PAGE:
Dehradun is one of the oldest cities in India. In the Vedic times, the Garhwal Mandal, of which Dehradun is a part, was known as the Kedar Khand. Legend has it that Guru Dronacharaya, a Brahmin teacher of warfare, considered Dehradun a place fit for meditation and worship and therefore, the valley of Doon was christened Drona Ashram, which means "The Abode of Drona". The written history of Dehradun dates back to 250 BC and King Ashoka's inscription at Kalsi, on the outskirts of the city, is proof of this. There are 14 edicts carved on a rock and nearby is the site of three horse sacrifices by Raja Shilvarma of the Vrisheri dynasty. Large bricks with writing on them are laid out in the shape of a huge bird with a fire altar in the middle. The Sikh saint Guru Ram Rai also camped here at the place where the present Guru Ram Rai Durbar is located. Like most other Indian hill stations, the British found the climate and the serene environment of this place closer to their home and established many well-known institutions here.

The tourist attractions in this place include Tapkeshwar, a cave temple dedicated to Lord Shiva, Tapovan, which is situated amidst beautiful surroundings where Guru Dronacharaya underwent his penance here. The Malsi Deer Park is a newly developed tourist spot at the foothills of the Shivalik range.

MUSSOORIE

Mussoorie is located in the Garhwal hills. Due to its immense natural beauty, Mussoorie is known as the queen of hill stations. In 1820 Captain Young from the British army was influenced by the beauty of this place and made this place his residence. This marked the foundation of a hill station called Mussoorie.

Mussoorie is situated at a height of 2,500 m in the green Himalayan range. Due to its location and beauty Mussoorie may be considered as the best hill station in the northern region. The popular one is Gun hill, which offers outstanding views of Mussoorie town, the beautiful Doon valley and the Bunderpunch, Srikantha, Pithwara and Gangotri group of the Himalayas, Jwalaji temple, perched on top of Benog hill is another viewpoint. It is situated 9 km from the town of Mussoorie, the first 7 km can be covered on vehicle by road but the remaining 2 km have to be covered on foot. Mussoorie is an excellent respite for tourists and people who want relief from the hot sultry conditions of the plains during summer.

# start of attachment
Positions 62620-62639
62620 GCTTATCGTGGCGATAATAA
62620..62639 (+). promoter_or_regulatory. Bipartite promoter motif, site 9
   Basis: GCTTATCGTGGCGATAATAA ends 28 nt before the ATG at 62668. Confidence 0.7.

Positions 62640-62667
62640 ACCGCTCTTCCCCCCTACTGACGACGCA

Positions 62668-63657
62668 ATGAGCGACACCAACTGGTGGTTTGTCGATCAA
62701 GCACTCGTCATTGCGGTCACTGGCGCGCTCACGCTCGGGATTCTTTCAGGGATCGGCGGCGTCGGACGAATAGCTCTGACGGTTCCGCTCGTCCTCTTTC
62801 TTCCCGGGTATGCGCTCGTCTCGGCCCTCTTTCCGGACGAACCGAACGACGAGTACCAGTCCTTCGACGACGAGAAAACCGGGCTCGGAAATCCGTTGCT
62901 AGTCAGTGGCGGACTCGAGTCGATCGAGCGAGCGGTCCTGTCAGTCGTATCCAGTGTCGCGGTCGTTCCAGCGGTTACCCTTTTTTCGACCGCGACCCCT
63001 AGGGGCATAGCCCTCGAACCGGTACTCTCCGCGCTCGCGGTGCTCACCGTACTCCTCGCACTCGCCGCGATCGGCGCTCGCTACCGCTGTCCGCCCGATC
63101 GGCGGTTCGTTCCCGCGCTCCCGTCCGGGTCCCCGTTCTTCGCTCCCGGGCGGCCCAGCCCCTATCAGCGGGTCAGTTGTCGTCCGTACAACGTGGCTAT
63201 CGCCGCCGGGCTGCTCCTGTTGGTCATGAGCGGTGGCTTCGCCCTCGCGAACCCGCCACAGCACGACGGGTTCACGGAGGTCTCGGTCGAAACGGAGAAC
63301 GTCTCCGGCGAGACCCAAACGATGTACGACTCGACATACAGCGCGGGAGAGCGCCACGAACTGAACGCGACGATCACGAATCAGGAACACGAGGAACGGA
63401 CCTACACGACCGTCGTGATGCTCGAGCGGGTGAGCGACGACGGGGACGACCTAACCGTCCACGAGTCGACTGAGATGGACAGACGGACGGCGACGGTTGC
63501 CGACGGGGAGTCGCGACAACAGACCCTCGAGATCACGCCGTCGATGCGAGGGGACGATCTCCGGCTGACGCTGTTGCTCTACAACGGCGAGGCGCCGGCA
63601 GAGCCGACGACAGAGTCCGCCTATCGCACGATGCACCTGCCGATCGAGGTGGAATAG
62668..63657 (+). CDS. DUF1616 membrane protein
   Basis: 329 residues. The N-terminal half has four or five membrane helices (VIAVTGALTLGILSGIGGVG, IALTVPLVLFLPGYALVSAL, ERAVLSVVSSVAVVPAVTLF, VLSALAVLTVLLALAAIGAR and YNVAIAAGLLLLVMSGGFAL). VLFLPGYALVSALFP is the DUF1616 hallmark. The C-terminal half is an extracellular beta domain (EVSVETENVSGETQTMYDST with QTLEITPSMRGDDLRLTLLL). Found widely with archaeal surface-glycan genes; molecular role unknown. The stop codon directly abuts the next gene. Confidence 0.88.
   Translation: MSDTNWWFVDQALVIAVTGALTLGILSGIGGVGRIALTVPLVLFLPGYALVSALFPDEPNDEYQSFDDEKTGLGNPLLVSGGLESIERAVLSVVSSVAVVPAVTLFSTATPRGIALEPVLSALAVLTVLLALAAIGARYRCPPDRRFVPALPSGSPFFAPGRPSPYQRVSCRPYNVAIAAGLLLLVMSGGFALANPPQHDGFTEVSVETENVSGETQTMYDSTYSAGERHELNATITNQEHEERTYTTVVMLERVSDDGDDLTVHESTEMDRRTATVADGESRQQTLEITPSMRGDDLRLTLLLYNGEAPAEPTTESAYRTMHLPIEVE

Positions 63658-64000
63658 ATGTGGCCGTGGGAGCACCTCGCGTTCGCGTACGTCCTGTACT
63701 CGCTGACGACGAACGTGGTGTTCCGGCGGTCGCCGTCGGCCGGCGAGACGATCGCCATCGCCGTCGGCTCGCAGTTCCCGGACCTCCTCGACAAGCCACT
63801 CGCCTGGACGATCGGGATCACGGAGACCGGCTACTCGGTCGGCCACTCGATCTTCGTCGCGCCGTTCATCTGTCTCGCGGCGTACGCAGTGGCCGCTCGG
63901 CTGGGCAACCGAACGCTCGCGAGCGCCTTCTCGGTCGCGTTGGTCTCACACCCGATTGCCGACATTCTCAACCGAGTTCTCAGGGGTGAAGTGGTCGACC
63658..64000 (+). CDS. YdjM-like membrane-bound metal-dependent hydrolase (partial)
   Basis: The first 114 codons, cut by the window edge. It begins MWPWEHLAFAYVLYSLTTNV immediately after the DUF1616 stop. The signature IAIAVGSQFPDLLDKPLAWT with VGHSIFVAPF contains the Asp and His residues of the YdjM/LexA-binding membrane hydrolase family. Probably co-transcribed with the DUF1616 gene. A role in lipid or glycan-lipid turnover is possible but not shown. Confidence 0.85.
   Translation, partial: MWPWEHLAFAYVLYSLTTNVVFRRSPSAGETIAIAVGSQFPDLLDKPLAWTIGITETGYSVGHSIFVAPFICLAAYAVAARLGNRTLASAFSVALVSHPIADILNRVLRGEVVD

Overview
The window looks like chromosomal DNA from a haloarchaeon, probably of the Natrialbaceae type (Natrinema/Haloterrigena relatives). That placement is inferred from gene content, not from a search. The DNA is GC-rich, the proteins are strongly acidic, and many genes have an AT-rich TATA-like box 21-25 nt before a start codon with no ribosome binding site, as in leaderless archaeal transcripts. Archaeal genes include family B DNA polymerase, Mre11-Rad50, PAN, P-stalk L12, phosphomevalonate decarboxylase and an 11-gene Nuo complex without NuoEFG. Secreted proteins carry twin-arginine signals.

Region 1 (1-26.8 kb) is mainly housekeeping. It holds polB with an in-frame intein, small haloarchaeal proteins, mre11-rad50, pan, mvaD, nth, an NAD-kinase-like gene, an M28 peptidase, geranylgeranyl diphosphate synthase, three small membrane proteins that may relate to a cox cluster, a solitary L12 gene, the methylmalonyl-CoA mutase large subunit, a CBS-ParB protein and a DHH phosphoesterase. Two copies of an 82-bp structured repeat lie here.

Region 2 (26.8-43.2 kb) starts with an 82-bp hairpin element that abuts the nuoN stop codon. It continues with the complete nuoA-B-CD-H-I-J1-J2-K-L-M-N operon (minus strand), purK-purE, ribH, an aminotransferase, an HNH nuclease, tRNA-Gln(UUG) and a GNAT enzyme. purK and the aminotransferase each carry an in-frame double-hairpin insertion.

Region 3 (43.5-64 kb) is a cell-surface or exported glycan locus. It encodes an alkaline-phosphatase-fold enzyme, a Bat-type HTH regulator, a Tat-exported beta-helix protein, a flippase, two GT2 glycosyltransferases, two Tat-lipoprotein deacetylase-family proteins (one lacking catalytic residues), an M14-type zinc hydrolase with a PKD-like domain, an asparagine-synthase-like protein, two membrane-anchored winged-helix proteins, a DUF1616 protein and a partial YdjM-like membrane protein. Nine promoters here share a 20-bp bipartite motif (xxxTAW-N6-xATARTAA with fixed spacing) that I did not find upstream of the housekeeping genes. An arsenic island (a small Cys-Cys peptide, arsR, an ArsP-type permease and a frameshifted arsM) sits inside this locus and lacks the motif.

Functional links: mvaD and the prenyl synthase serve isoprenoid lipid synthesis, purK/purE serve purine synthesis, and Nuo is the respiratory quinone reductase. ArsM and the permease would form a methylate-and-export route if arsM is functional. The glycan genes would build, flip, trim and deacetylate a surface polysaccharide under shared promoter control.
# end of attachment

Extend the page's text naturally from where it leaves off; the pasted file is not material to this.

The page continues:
NAINITAL

A small town in the hills of Kumaon, Nainital is a lovely hill station surrounded by mountains on three sides. Once this area had many lakes and it was called the City of 60 lakes or 'Chakta'. Most of the lakes in the region have disappeared and whatever remains is just a glimpse of what they might have been in the past. Today the life of Nainital revolves around the lake of Naini. But there are few other lakes around Nainital which are equally beautiful and attractive as the Naini lake.

Nainital is well known for its salubrious climate and scenic beauty, the town is a popular health resort and attracts tourists around the year. Nainital in Uttaranchal and Srinagar in Kashmir are comparable as both have lake and mountain scenery. The two towns are nevertheless different in morphological structure and setting. While Srinagar has urban core off the Dal lake, the Naini has the entire town around it.

Nainital's peripheral tourist zone extends upto MulwaTal to the east where Bhimtal, Sattal and Naukachiatal have recently developed as tourist centres. These resorts have grown up as additional recreational grounds and can provide even to casual visitors holiday activities such as canoeing and yachting.


CHARDHAM

The sacred Hindu shrines of Badrinath, Kedarnath, Gangotri and Yamunotri together form the Char Dham (the Four Holy Shrines). The region is referred as the land of the gods in the ancient Puranas. Scores of pilgrims visit the shrines by trekking arduously along the mountain paths, all for a communion with the divine. Over the centuries, these sites have been described in sacred scriptures as the very places where devotees could earn the merits of all the pilgrimages put together. Subsequently, temples were built at these sanctified sties for all and sundry.

Each of the four holy shrines of the Char Dham is located above 3,000 m above the sea level. The four temples in a geographical context form two distinct groups, that of Badrinath-Kedarnath and Gangotri-Yamunotri, with the common starting point at Rishikesh. Badrinath-Kedarnath lies towards the northeast of Rishikesh. Gangotri and Yamunotri are up north from Rishikesh. Of these sites, Badrinath and Gangotri are directly accessible by road while Kedarnath is reached by road followed by a short trek of 15 km from the Gaurikund road head. Yamunotri is a 13-km trek from Hanuman Chatti. Nestling in the lofty peaks, Char Dham is one of the most revered destinations of Hindu pilgrimage. For centuries, saints and pilgrims, in their search for the divine, have walked these mystical vales known in ancient Hindu scriptures as 'Kedarkhand'.